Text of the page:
• In the Whistler Declaration on Gender Equality and the Empowerment of Women and Girls in Humanitarian Action, G7 development ministers “recognize the importance of advancing gender equality in all our humanitarian activities and actions by specifically addressing the needs of women and girls.”
  • “Women and adolescent girls are powerful agents of change; they are leaders. They must be recognized as such and have an equal voice and representation in making decisions on issues that affect them.”
  • G7 ministers pledged to work together and with their partners to promote “system-level change, and ensure that humanitarian action is principled, evidence-based, and empowering, and recognizes that interventions to meet basic needs include access to education, health care for girls, and the prevention and response to gender-based violence.”

What did G7 ministers commit to do for the empowerment of women and girls in humanitarian action?

  • Strengthen women and girls’ access to health care by funding and monitoring the implementation of the full range of internationally-agreed standards of humanitarian health response in crises;
  • Urge humanitarian partners to integrate gender equality and women’s empowerment in their programming  including by pursuing gender analysis, collecting disaggregated data, and consulting and including affected women and adolescent girls’ voices to shape their responses;
  • Work with heads of humanitarian agencies and their executive boards to make gender equality an organisational priority in humanitarian action;
  • Strengthen prevention and response to gender-based violence (GBV) in crises; and,
  • Enhance the utilization of research and evidence to improve the impact of humanitarian assistance on gender equality.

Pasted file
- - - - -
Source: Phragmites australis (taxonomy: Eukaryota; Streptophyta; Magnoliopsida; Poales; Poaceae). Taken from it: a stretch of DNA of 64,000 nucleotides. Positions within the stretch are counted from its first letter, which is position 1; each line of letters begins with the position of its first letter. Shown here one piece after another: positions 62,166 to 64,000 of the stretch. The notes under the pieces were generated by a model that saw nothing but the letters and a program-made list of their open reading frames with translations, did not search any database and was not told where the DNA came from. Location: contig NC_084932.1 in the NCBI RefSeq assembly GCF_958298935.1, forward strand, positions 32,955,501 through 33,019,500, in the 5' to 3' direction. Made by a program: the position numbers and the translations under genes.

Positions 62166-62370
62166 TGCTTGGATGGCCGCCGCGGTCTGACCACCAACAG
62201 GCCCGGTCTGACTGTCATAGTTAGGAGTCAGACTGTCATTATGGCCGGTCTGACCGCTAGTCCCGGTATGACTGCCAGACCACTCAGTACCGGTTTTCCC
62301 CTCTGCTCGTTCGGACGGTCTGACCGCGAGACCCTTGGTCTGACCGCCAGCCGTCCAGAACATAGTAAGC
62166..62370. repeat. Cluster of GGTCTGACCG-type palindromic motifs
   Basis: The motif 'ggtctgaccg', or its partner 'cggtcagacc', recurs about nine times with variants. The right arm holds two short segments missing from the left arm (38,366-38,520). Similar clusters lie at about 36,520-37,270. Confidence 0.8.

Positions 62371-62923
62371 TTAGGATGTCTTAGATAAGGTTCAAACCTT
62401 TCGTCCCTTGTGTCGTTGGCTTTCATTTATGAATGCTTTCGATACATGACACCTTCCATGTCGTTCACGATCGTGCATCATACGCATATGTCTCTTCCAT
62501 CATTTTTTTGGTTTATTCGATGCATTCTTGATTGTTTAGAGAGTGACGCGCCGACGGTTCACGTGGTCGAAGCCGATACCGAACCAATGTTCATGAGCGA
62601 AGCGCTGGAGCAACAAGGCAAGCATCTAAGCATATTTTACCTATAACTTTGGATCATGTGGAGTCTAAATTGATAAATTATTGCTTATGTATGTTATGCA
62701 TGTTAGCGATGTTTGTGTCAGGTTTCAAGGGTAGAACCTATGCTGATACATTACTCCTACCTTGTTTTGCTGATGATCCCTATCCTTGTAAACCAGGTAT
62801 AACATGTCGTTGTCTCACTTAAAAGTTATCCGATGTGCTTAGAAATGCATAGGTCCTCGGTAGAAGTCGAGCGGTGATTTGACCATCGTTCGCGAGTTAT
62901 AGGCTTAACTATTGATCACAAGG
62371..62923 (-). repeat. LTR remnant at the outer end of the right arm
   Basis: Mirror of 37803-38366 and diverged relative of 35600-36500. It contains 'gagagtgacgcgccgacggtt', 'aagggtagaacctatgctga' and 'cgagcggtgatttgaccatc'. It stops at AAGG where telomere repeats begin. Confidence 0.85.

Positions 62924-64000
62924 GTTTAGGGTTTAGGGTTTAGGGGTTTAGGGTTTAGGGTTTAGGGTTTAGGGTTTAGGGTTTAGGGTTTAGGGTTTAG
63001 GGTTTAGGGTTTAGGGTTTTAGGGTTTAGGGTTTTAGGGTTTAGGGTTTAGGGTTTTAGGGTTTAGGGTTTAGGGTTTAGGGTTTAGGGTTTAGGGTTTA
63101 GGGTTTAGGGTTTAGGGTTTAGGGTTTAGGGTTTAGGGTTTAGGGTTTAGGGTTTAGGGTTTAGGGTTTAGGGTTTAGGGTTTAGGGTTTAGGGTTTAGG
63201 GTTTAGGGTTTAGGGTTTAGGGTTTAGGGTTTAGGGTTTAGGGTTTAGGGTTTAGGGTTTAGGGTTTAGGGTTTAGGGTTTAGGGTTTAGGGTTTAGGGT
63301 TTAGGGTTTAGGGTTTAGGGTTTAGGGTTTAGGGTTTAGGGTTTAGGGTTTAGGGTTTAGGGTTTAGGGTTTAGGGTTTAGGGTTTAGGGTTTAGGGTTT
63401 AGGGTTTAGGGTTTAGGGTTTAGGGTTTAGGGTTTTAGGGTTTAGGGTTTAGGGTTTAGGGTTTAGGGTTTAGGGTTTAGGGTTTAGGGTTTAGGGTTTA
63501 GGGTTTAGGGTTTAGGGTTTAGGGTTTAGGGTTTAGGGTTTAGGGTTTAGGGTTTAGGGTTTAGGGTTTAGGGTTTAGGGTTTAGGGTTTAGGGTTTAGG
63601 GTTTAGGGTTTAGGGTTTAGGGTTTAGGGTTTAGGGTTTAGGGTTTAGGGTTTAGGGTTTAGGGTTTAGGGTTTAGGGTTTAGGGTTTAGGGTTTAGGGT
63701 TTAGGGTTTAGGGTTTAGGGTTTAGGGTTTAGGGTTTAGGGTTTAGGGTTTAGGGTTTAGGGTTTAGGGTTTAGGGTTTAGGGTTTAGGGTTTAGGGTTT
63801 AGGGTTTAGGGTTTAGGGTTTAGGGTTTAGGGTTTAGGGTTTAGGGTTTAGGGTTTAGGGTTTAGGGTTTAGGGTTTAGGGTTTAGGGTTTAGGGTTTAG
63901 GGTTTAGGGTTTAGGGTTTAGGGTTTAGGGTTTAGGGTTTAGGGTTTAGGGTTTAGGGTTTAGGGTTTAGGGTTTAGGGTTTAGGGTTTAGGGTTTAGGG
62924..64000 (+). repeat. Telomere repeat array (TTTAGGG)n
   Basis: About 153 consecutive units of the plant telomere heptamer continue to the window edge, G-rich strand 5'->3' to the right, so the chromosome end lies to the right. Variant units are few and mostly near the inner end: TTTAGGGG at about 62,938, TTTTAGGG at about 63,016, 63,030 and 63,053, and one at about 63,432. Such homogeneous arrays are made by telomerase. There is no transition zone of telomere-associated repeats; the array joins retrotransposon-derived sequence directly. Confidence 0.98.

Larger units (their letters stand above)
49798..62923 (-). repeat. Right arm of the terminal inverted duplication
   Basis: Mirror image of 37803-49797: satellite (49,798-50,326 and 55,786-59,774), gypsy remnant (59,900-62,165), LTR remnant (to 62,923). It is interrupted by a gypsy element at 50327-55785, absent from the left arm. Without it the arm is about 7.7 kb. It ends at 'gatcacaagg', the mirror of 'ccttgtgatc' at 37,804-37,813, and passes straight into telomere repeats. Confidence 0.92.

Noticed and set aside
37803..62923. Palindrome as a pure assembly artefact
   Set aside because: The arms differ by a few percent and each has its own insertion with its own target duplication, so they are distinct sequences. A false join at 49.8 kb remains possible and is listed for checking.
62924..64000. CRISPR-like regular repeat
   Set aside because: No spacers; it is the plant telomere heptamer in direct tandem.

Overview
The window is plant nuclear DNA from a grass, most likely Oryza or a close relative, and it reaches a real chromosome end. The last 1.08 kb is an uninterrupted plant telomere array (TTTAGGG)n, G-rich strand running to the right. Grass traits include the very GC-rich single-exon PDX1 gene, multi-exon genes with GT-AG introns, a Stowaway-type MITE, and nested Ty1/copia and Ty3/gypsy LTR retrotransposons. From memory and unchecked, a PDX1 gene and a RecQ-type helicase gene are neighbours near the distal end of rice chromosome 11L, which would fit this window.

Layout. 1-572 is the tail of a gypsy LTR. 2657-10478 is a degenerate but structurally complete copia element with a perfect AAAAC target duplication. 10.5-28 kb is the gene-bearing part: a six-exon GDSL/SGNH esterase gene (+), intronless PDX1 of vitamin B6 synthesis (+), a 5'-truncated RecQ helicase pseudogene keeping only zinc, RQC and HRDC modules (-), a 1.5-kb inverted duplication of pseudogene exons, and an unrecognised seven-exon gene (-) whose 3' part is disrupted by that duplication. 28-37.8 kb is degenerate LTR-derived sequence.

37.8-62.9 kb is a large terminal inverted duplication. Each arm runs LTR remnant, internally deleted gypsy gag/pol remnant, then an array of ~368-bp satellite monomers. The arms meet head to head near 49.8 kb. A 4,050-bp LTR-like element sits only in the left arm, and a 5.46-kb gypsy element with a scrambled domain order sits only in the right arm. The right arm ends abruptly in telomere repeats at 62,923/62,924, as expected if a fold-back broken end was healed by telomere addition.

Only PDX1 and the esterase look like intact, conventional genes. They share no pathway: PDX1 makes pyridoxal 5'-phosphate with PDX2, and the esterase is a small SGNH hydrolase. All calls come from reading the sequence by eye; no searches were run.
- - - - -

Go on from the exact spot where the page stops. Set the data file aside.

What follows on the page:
The Whistler Declaration on Gender Equality and the Empowerment of Women and Girls in Humanitarian Action announced that Canada will host a high-level meeting in 2019, ahead of the Women Deliver 2019 Conference in Vancouver, to review progress in addressing gender equality in humanitarian action. 

The Whistler Principles to Accelerate Innovation for Development Impact, June 2, 2018

In The Whistler Principles to Accelerate Innovation for Development Impact, G7 ministers responsible for humanitarian action and development pledge “to encourage path-breaking ideas and actions for inclusive and sustainable development that leaves no one behind”. These ideas and actions include “improvements to service delivery, products and policies beyond those currently available, and to new partnerships and funding modalities, including public-private cooperation.” 

As part of their commitment to innovation, G7 countries agreed to “work together to drive change in their own organizations and with partners to “encourage new models and  solutions that can deliver results.” 

The G7 ministers responsible for humanitarian action and development assistance endorsed eight principles to accelerate innovation for development impact.